On this episode of 5 THINGS, I’ve got a few tricks that you may not know about that will help you upload, manage, and make YouTube do your bidding.
1. Upload Tricks
You probably have media on YouTube, and you probably think that after thousands of hours, you’ve mastered the ‘Tube. But there are some little-known upload tricks and workarounds, playback shortcuts, and voodoo that you may not even know that YouTube does.
Let’s start at the beginning. Let’s say you’ve got a masterpiece of a video, maybe it’s an uncle getting softballed in the crotch, maybe it’s your buddy taking a header down a flight of stairs, or maybe, just maybe it’s the cutest pet in the world. MINE.
…and the world needs to see it, right? And you export a totally-worth-the-hard-drive-space-huge-monster-master-file so you don’t lose 1 bit of quality.
And that’s OK.
Now, in actuality, it’s not the most efficient, but let’s save that existential technology discussion for another episode.
Did you know that YouTube will actually take this massive file? That you don’t need to shrink it, recompress it, or otherwise use the presets in your transcoder du jour? YouTube used to publish a page that specified video file sizes and data rates for “enterprise” grade connections. Ostensibly, this was so companies with fat internet connections could upload massive files. After all, YouTube re-compresses all files anyway. Yes, as I’ve said many times before, YouTube will ALWAYS recompress your media. ALWAYS.
But, this page was taken down.
Because accepting larger files sizes ties up YouTube’s servers, and takes longer for their transcoding computers to chomp through and subsequently create the versions you’ll end up watching. Plus, it’s a crappy experience for you, the end user, to wait hours for an upload AND the processing. Despite this, you can still do it. In the above video, you can see I have an HD ProRes file, and it’s several GB. As I select the file and start the upload, YouTube tells me this will take several hours. That sucks. However, uploading a less compressed file means the versions that YouTube creates will be based on higher quality than the compressed version you’d normally export and upload from your video editor or one that you’d create from your media encoder.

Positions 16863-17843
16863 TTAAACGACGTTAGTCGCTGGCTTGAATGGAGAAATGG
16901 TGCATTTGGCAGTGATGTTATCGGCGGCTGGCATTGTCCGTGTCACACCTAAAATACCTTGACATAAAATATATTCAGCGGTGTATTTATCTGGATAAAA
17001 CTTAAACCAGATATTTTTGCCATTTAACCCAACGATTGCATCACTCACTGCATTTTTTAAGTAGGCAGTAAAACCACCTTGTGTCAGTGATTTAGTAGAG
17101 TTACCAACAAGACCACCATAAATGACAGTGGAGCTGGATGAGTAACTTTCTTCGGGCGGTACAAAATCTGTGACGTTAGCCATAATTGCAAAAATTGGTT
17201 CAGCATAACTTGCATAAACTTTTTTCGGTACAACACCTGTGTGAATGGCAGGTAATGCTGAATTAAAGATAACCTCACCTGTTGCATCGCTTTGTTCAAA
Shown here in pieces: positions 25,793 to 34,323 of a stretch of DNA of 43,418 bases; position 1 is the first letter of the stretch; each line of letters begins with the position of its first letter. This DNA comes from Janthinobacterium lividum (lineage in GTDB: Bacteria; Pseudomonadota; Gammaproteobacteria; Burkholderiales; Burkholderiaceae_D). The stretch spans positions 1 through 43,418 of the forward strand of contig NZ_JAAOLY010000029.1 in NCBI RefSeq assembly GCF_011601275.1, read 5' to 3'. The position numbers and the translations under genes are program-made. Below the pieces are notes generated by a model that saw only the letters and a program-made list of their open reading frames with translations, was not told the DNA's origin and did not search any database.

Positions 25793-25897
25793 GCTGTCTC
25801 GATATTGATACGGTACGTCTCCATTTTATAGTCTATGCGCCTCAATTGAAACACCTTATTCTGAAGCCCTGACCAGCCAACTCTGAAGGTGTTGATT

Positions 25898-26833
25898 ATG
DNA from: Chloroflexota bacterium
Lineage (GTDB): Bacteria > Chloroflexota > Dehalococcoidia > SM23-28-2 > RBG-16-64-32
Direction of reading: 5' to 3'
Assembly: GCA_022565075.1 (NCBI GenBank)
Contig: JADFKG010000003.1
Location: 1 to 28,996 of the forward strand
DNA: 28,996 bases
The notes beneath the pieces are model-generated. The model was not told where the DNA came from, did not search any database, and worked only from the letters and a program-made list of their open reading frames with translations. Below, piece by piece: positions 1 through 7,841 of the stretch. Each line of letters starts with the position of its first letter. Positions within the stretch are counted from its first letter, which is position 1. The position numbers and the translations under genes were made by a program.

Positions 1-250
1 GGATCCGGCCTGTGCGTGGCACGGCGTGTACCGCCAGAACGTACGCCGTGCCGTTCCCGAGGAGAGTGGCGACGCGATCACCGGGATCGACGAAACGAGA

So what would you rather have…a copy of a copy of your finished piece? Or just 1 copy? The less compression you use, the better looking the final video will be.
By the way, you know that YouTube creates all of your various versions, right? From the file you upload, YouTube creates the 240, 360, 480, 720, 1080 and higher versions. Are yours not showing up? Have patience. YouTube takes a little bit.
OK, back to the high res fat files. I know, the fact there is a long upload for these large files sucks, but it does lead me to the next tip. Did you know you can resume a broken upload? As long as you have the same file name, you can resume an upload for 24 hours after a failed upload. In the video above, let me show you. Here’s the file I was uploading before. As you can see, it still has quite a way to go. Oops, closed my tab. Now, I’m gonna wait a little bit.
OK, it’s been several hours, and I’m going to open a new tab and navigate back to the upload page. Now, I’ll reselect the same file. The upload picks up where it left off, and the file continues to upload.
Great for when the internet goes out.
2. Captioning Hacks
I’ve been a massive proponent for video captioning for years. Mainly for making tech information more accessible to as many people as possible, but also because it does boost the visibility of your videos via SEO, or Search Engine Optimization. Now, engines like Google not only index the tags you assign to the video but also the objective content that’s heard in the video…what’s being said.